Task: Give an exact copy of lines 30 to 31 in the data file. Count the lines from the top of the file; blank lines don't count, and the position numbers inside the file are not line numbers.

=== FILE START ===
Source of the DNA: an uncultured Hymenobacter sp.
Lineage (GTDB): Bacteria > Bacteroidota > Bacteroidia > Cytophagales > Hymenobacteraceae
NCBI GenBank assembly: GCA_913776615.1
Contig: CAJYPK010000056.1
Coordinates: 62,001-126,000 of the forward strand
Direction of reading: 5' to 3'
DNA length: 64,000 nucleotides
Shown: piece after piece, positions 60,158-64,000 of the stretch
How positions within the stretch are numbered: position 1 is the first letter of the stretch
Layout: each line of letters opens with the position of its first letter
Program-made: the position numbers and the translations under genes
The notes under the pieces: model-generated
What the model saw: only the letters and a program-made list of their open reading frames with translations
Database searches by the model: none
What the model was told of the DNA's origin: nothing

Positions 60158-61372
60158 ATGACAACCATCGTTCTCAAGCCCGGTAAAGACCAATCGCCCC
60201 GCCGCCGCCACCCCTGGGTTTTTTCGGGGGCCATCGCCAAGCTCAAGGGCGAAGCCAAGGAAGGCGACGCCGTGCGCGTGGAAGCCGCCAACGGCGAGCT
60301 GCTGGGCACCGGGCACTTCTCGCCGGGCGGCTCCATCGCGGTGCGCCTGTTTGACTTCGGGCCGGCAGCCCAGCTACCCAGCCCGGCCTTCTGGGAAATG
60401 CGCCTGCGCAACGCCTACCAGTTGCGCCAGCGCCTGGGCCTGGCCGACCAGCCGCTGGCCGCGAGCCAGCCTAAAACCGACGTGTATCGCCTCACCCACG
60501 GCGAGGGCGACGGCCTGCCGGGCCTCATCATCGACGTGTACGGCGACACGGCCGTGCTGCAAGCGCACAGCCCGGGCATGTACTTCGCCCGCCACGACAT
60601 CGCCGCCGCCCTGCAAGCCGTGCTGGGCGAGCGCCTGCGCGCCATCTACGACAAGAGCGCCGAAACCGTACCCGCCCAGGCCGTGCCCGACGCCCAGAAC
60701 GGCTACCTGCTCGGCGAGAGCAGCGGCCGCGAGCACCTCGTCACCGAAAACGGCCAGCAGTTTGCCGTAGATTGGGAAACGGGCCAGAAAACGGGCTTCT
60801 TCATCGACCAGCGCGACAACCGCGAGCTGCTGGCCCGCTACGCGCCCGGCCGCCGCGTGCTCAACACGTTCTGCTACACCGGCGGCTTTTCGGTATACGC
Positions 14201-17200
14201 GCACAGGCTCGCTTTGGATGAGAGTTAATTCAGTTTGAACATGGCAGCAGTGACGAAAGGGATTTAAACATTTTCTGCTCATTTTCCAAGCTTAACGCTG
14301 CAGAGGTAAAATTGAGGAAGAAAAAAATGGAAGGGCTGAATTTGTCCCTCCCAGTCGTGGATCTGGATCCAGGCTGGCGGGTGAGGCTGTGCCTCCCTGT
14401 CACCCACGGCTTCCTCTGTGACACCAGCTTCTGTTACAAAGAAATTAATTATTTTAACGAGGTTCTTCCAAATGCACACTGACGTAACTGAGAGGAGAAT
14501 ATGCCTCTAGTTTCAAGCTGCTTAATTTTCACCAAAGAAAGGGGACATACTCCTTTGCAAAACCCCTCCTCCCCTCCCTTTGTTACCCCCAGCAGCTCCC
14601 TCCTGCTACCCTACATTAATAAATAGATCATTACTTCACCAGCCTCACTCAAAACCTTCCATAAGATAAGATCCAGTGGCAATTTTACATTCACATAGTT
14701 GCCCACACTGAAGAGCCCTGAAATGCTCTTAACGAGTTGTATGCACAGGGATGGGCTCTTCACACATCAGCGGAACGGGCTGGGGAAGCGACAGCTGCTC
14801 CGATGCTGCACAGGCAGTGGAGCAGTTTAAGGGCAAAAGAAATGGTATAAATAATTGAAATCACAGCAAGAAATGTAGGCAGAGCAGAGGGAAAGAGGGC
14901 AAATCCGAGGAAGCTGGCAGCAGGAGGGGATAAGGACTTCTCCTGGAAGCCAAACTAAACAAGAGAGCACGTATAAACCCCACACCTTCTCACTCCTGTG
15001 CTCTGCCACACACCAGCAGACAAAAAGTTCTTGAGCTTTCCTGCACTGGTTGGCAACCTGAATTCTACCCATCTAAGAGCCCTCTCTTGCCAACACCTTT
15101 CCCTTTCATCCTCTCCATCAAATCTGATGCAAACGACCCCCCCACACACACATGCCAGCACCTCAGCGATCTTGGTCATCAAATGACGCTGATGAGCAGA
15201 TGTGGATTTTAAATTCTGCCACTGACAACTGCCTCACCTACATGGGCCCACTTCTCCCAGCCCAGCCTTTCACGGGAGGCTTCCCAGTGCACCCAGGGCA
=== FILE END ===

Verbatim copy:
14601 TCCTGCTACCCTACATTAATAAATAGATCATTACTTCACCAGCCTCACTCAAAACCTTCCATAAGATAAGATCCAGTGGCAATTTTACATTCACATAGTT
14701 GCCCACACTGAAGAGCCCTGAAATGCTCTTAACGAGTTGTATGCACAGGGATGGGCTCTTCACACATCAGCGGAACGGGCTGGGGAAGCGACAGCTGCTC